Our Monthly Reads: October
Like Socrates said: "The more I learn, the more I realize how little I know", we are constantly motivated to strive for more knowledge in our area of expertise. In our Monthly Reads section, we bundle the best articles, blog posts, infographics and videos we come across every month.
As a learning aficionado or professional, no doubt you've seen this pass already. However, the list could not have been without the top 200 Learning tools Jane Hart composes every year. Jane has been doing this survey for a while now and it is a great example of how communities use social media to exchange and thus expand knowledge.
If you ever feel curious for tools your colleagues are trying out, this would be the ideal starting point. Our personal favourite in the top 10 is definitely Twitter. The first tool we encountered on the list that is still unknown territory is Branchtrack. We will be sure to test it out in the near future!
As you've read on our blog, Karen's last finished book was Social Technology in Business by Isabel De Clercq & friends. It sparked her interest so much, she's still closely following the topic. She enjoyed the chapther in the book discussing "how to convince your management". In this light she found this article by Harvard Business Review very telling.
This long read discusses the use of tools such as Slack or Yammer and how the use impacted performance. It even discusses frequently heard myths of social technology & how to combat them. A must-read if you're on the brink of a social (r)evolution in your organization!
Peter Hinssen, a digital transformation guru, shares his knowledge, thankfully, across many platforms. Yet this article found a way to surprise us after reading many others of his hand.
Hinssen shares the story of his favourite (Ig) Nobel prize winner Andre Geim. Geim is a scientist who has the habit of doing experiments on a Friday night, together with some friends or family and perhaps even a wine or too. They get together in an informal way and have fun creating new things.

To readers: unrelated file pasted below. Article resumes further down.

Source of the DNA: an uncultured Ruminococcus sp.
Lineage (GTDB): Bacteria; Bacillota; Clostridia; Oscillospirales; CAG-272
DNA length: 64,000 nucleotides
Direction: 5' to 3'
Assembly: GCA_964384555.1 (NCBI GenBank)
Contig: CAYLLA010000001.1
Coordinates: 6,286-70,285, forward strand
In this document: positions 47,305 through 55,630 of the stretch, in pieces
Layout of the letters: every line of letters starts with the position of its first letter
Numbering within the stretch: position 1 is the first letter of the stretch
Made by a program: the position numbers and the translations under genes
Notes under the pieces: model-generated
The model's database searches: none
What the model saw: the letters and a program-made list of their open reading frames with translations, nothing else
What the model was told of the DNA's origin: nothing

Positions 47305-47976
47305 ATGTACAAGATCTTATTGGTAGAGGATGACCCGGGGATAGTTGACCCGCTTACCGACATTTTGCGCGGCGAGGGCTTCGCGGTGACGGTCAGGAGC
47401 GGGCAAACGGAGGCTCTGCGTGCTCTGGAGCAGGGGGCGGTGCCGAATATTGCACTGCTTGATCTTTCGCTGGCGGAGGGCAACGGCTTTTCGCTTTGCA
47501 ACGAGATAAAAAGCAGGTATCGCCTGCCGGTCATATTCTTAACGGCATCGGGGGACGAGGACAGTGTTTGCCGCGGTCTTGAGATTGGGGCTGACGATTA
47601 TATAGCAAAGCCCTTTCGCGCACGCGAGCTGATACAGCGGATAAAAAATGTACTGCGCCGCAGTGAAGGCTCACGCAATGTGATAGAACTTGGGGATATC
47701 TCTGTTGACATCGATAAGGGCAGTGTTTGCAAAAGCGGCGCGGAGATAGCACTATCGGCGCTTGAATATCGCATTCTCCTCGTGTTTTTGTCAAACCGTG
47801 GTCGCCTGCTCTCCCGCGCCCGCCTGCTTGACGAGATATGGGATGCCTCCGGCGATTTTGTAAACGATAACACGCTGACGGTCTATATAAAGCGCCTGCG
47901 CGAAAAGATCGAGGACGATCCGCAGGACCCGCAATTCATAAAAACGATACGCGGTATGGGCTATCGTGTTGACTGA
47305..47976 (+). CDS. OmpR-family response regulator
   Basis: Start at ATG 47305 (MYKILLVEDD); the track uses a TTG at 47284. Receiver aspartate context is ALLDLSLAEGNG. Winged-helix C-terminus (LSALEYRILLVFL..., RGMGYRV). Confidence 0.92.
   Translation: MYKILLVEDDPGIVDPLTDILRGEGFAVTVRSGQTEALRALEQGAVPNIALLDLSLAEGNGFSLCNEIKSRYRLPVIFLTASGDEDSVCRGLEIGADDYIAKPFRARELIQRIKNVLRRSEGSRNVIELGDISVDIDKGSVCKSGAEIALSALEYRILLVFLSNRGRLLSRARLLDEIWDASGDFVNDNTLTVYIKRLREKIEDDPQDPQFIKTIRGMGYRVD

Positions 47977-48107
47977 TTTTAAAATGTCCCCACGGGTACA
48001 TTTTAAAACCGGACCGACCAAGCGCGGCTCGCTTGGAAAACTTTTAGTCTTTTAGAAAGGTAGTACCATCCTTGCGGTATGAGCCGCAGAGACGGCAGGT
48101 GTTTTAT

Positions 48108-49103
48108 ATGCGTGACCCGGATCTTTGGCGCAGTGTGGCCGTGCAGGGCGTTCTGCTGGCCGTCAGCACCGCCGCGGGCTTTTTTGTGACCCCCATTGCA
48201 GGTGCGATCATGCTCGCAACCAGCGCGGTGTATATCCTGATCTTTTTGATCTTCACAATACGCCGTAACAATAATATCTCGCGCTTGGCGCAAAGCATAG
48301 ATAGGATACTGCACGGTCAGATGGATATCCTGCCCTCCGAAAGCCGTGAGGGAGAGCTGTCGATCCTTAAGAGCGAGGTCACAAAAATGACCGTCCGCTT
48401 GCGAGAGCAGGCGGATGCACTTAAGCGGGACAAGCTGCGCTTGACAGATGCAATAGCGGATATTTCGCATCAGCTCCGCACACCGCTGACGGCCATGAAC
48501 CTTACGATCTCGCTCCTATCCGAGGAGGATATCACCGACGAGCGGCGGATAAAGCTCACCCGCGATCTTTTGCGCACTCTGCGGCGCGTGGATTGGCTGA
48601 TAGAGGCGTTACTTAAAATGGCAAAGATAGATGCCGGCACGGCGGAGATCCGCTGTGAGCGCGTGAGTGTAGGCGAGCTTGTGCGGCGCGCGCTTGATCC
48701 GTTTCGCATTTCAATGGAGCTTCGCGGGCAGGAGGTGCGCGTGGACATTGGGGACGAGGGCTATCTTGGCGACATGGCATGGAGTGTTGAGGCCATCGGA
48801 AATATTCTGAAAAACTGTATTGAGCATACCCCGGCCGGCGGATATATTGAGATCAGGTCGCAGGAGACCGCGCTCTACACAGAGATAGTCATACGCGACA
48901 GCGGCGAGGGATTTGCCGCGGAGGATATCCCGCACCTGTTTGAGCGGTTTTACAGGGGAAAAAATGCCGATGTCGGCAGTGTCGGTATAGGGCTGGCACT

Geim won both the Ig Nobel and "regular" Nobel prize with findings after such a Friday night. Showing that the most creativity usually shows it when you least expect or need it.
Two years ago, I participated in a creative brainstorm for the national railway organization. The objective of the meeting was to gain input from users in how to ameliorate user experience in ticketing machines.
The day started with a Reverse Thinking afternoon. We were asked what would make our experience even worse.
Responses started off quite nice: “waiting even longer”, “loud processing noises”, … But as the day passed, the participants grew into the exercise. “Swearing and cursing when you walk by!” “Stroboscopic lighting effects!” “For every ticket bought, the machines kills a kitten!”
Yes, it escalated quickly and at first glance, you’d think all of these ideas were irrelevant and unhelpful. But what if we would turn them around?Could we create a better user experience if we would install ticketing machines with natural and nice language? With soothing lights, depending on the weather? With a 10 second clip of a cute kitten while your ticket is in print?
In short: reverse thinking is a great tip for out-of-the-box ideas!
Educause Review was tired of hearing all those myths about Flipped Learning and decided to counter them with sound evidence and cases. Our favourite: how the articles that Flipped Learning optimizes face-to-face learning, not replacing it.
Might come in handy when you need to convince non-believers!
The extra of this month is a Mooc-like platform of MIT where they get together in a “Kindergarten Community”, as they call it with learning aficionado’s from all over the world. The course kicked off the 18th of October, so you still have time to jump in! See you there?